LONDON — Despite closing Friday with a one-day rise of 76 points, the FTSE 100 had another down week, dropping 171 points (2.6%) to end at 6,412. But its ending above the 6,400 level appeared to please some unFoolish people, for no good reason — these absolute levels are, in reality, completely meaningless. Overall, the FTSE is now down 464 points from its May 22 peak of 6,876 — but it has still gained 18% over the past 12 months.
We’ve mostly seen falls in individual stock prices this week, though there have been one or two risers. Here are four of the week’s movers.
Tesco Corporation (USA) (NASDAQ:TESO)
Warren Buffett’s favourite U.K. supermarket, Tesco Corporation (USA) (NASDAQ:TESO), saw its price drop 19 pence (5%) on Wednesday to 346 pence, after the company revealed a fall in U.K. like-for-like sales in its first quarter — and it finished the week at the same level. The fall was blamed on “disproportionate exposure to consumer electronics” and changes to Tesco Corporation (USA) (NASDAQ:TESO)’s General Merchandise strategy, with food sales having a good quarter. There’s still a fall in earnings forecast for the full year, but the stock is at a P/E of only 10.5, and there’s a 4.1% dividend yield forecast.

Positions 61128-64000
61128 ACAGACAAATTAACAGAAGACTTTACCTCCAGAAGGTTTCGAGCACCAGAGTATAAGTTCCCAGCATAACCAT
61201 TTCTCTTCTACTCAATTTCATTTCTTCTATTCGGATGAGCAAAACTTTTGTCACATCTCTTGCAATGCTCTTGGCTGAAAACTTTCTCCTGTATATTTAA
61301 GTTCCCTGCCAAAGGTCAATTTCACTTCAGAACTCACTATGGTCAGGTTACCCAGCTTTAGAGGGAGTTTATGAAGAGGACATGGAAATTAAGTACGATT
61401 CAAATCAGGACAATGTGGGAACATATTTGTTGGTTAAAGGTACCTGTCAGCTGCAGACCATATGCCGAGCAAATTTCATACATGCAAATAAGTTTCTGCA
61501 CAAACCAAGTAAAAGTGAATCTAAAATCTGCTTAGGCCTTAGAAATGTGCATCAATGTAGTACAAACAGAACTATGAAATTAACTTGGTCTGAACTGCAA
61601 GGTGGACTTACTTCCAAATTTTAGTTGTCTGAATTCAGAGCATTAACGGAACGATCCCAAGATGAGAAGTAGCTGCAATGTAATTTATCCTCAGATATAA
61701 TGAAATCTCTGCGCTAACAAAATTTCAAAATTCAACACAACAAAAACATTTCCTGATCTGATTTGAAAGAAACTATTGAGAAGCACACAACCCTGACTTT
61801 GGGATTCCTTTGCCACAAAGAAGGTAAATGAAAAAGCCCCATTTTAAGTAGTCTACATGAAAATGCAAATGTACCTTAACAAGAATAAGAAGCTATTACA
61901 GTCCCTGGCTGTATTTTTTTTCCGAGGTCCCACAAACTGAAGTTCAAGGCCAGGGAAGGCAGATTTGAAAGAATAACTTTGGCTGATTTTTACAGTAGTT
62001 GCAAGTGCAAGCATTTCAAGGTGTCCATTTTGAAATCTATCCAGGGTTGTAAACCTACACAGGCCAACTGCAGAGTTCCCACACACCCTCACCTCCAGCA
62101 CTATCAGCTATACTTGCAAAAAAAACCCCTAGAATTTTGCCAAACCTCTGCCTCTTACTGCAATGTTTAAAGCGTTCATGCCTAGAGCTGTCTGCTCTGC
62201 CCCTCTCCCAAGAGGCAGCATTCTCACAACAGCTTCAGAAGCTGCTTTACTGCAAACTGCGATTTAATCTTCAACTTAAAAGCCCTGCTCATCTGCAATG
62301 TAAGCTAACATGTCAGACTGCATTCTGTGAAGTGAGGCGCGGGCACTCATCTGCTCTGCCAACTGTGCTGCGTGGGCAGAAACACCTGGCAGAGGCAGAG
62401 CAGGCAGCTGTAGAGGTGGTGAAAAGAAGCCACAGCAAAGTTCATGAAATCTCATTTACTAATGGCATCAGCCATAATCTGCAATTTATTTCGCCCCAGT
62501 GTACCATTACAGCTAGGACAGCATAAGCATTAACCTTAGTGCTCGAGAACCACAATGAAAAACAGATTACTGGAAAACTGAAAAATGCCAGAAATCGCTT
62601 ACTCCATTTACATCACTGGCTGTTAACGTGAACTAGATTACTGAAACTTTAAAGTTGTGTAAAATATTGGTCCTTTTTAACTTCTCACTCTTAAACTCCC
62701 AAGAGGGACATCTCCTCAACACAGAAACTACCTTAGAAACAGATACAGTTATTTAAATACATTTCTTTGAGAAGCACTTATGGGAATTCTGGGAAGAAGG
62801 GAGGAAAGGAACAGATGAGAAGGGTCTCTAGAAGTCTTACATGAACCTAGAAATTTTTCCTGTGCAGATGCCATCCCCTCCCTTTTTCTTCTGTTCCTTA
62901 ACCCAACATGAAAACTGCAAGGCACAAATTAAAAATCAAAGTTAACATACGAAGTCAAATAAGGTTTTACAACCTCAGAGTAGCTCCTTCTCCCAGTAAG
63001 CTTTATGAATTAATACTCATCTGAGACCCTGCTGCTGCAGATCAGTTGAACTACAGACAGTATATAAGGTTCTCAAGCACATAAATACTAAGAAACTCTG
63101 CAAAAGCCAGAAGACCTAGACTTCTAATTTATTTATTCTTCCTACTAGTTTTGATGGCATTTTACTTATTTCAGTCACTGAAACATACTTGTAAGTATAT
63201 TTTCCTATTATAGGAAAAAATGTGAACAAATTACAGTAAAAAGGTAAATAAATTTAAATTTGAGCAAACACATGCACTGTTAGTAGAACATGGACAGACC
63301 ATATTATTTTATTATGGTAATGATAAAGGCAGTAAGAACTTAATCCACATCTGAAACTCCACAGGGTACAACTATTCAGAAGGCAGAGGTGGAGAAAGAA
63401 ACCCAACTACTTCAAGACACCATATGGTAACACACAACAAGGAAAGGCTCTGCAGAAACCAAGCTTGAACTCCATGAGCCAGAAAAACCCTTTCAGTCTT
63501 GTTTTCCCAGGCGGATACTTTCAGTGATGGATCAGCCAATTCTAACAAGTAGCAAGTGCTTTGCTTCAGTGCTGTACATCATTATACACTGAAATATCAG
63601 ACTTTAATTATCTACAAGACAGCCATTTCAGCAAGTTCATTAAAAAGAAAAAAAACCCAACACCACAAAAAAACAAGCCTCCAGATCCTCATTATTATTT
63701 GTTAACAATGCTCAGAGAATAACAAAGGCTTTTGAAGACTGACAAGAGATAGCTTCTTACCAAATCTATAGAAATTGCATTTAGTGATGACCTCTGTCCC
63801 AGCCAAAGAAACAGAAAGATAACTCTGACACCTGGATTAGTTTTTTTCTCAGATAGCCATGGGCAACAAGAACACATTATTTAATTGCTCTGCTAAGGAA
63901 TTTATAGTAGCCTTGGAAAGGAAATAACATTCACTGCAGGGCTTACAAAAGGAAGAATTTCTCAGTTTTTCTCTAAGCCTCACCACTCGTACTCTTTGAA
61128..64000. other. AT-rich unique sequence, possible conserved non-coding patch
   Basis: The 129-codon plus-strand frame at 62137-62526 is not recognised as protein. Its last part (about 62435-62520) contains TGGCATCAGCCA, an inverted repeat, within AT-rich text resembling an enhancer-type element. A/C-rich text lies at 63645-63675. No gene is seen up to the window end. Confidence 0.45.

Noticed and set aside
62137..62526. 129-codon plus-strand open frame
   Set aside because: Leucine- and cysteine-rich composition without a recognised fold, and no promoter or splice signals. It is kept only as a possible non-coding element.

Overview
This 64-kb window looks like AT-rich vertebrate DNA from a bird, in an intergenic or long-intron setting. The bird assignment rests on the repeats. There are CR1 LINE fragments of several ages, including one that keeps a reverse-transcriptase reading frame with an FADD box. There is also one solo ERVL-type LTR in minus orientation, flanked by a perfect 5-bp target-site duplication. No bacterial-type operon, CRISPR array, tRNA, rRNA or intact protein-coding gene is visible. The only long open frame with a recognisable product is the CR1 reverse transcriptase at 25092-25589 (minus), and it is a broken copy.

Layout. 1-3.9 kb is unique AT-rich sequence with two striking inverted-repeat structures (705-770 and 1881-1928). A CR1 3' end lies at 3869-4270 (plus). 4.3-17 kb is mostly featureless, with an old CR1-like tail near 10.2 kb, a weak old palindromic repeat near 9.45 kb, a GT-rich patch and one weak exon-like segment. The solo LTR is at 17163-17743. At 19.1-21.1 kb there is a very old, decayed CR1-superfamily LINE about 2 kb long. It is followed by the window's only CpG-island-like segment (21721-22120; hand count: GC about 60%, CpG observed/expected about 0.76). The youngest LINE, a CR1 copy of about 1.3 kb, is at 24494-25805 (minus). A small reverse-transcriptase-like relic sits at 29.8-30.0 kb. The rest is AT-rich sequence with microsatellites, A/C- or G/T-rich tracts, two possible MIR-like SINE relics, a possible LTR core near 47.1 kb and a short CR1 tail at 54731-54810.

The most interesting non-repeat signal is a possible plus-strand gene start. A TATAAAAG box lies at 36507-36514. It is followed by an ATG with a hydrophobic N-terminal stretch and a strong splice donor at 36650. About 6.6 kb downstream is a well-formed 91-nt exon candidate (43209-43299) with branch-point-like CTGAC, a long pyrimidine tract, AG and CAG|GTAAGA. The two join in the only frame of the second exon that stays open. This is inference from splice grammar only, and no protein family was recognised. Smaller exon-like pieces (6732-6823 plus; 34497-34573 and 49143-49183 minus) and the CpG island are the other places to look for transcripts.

Aberdeen Asset Management plc (LON:ADN)
A number of high-flying stocks have been falling, through no fault of their own, and among them is Aberdeen Asset Management plc (LON:ADN). After climbing to a peak of 492 pence on May 28, the price has fallen back to 420 pence — dropping 46 pence (10%) in the past week alone. But even after that fall, Aberdeen Asset Management plc (LON:ADN) is still up 65% over the past 12 months. And it’s at a forward P/E of only 14 based on current forecasts, with a dividend yield of 3.2% expected, so the latest dip might prove to be a buying opportunity.
ARM Holdings plc (ADR) (NASDAQ:ARMH)
Chip designer ARM Holdings plc (ADR) (NASDAQ:ARMH) is another of those high-flyers that’s vulnerable to a market downturn, and this week its price dipped by 123 pence (12%) to 865 pence — and it’s down 246 pence (22%) since a peak of 111 pence on May 21. And if we’re talking of high valuations, this is a lofty one — forecasts put ARM at a forward P/E of 42, which is three times the FTSE average of 14. Is that too high? Well, high-growth shares are often in such high valuations, and there’s certainly a lot of expansion to come in the mobile computing market.